• But, this gap may be closing: hybrid prices paid rose by 14% in the three years from 2013 (to £2,095 on average), but by 33% for fully-OA journals (to £1,640) in the same period. Delta Think’s market models suggest that, whilst hybrid prices are higher, they also bear higher discount levels, so it would appear that the gap between fully OA and hybrid prices is closing….
  • The number of APCs paid by a sample of 10 UK universities rose more than fivefold.
  • The average cost of an APC rose by 16% (as compared with a rise of 5% in the consumer price index; the CPI.)
  • Spending on subscriptions for the report’s sample rose by 20%.
  • Nuances within hybrid spending show the same quadrupling of APCs, with combined APC & sub spending up by one third…in other words, APC spending is eating share. The ratio between subscription and hybrid APC spending has fallen to 6:1 in 2016 from 19:1 3 years previously….”

Research data services for institutions | Open research | Springer Nature

“A small survey of global library staff reveals that respondents view open access as the future of academic and scientific publishing, and many are not satisfied with the current speed of the transition….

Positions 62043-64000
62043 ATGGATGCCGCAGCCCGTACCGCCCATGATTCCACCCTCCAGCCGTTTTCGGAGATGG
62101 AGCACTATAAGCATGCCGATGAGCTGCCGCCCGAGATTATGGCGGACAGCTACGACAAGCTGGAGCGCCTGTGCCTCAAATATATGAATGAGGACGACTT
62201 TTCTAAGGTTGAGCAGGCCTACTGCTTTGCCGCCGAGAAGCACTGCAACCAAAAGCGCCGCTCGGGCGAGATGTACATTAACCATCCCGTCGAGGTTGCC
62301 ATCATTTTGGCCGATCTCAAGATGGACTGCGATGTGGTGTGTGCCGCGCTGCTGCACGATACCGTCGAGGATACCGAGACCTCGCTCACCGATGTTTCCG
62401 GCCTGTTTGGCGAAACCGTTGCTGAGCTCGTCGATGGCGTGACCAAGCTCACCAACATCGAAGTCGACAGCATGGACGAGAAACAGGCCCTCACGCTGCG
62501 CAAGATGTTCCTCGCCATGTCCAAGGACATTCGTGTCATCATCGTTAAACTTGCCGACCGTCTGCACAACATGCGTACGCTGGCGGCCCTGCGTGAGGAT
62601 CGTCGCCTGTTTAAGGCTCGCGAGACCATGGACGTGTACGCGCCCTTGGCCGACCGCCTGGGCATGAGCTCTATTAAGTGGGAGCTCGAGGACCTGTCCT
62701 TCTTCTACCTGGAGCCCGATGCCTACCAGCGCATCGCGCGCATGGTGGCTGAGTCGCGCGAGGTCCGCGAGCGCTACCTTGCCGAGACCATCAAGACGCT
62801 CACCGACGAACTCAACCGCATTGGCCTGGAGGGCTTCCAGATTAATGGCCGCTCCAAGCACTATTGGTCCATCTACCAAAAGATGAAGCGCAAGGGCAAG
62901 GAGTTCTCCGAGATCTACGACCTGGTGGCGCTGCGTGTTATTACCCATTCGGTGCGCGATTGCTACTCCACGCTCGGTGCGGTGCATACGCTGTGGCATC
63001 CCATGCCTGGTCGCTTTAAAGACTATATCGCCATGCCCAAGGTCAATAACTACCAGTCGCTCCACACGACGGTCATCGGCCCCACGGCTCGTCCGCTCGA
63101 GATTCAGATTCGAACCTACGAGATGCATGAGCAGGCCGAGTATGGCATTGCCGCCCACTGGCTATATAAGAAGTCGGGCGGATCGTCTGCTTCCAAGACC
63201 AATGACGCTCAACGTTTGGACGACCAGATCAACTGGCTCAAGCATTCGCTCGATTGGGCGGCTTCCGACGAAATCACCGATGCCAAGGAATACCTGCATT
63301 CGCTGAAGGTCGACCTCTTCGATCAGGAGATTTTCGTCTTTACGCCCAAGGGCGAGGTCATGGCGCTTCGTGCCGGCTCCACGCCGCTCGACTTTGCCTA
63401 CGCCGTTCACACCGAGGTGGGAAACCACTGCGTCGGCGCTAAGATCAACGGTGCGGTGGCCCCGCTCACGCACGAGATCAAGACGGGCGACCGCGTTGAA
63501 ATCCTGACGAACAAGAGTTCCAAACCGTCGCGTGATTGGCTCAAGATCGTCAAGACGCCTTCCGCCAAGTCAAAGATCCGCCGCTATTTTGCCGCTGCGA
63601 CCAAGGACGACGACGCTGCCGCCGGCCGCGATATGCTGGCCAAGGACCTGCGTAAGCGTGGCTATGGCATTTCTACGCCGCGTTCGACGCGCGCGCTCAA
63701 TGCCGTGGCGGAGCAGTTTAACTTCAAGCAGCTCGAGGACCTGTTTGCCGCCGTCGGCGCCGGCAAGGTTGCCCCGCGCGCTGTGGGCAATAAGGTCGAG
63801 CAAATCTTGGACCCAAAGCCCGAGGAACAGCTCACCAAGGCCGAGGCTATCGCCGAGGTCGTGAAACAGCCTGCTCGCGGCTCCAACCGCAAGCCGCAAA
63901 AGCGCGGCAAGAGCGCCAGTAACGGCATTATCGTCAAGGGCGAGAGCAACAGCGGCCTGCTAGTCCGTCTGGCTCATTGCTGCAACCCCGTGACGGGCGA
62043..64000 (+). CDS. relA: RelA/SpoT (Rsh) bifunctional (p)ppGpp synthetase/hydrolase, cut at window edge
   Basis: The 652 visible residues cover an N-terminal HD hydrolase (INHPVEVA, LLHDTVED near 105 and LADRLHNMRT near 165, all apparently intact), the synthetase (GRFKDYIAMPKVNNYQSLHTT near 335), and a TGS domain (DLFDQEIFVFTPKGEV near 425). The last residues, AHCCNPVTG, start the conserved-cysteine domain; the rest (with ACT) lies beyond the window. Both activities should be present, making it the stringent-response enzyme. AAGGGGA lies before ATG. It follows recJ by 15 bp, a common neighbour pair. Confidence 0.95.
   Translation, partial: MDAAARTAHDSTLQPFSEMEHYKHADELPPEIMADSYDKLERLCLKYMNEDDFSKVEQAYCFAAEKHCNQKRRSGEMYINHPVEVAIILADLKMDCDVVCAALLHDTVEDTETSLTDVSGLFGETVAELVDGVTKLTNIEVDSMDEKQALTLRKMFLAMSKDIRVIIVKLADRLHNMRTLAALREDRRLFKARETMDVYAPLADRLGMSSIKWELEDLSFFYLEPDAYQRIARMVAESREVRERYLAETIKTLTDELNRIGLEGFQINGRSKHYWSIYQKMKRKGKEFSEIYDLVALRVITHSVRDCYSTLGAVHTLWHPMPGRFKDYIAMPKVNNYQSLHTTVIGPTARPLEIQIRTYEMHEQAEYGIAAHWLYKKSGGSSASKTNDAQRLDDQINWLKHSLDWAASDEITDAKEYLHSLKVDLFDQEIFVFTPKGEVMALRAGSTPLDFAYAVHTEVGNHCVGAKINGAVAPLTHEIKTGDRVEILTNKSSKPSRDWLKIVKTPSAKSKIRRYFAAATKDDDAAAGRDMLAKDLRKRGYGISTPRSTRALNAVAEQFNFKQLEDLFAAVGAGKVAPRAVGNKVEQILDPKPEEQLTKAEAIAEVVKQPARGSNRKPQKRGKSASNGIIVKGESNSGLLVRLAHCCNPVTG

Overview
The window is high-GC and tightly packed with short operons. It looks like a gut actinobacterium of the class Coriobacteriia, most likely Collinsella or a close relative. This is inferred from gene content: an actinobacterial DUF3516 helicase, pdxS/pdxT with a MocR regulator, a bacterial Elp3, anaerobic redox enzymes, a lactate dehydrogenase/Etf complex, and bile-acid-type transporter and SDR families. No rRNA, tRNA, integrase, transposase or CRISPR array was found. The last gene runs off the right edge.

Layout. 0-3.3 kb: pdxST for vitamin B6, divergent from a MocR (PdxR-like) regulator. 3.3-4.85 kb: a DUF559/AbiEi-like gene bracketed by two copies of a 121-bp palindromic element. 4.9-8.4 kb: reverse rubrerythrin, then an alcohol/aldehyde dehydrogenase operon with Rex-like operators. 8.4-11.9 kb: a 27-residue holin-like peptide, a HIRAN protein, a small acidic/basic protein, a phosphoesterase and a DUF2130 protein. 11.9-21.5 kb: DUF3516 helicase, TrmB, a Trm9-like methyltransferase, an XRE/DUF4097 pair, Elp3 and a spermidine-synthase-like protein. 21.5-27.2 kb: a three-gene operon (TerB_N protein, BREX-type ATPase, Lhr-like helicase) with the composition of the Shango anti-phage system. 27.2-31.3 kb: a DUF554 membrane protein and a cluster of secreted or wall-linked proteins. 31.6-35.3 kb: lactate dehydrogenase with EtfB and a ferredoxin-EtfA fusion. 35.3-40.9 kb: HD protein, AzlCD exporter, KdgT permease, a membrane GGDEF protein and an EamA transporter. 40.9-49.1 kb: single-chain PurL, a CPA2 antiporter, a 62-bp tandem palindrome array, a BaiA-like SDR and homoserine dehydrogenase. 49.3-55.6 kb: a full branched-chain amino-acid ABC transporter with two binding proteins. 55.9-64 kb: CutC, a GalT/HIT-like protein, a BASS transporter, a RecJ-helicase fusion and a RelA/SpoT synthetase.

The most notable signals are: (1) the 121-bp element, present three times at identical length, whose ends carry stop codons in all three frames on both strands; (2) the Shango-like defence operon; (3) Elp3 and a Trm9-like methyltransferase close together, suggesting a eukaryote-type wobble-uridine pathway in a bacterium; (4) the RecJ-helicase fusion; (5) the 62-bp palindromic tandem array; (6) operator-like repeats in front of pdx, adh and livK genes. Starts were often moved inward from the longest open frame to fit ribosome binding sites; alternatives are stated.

The majority of respondents thought that there would come a time when all future scholarly articles will be published open access, with two thirds believing this could happen over the next 10 years….”

Open Data: The Researcher Perspective

“The Open Data report is a result of a year-long, co-conducted study between Elsevier and the Centre for Science and Technology Studies (CWTS), part of Leiden University, the Netherlands.  The study is based on a complementary methods approach consisting of a quantitative analysis of bibliometric and publication data, a global survey of 1,200 researchers and three case studies including in-depth interviews with key individuals involved in data collection, analysis and deposition in the fields of soil science, human genetics and digital humanities….”

73 percent of academics say access to research data helps them in their work; 34 percent do not publish their data

“Combining results from bibliometric analyses, a global sample of researcher opinions and case-study interviews, a new report reveals that although the benefits of open research data are well known, in practice, confusion remains within the researcher community around when and how to share research data….”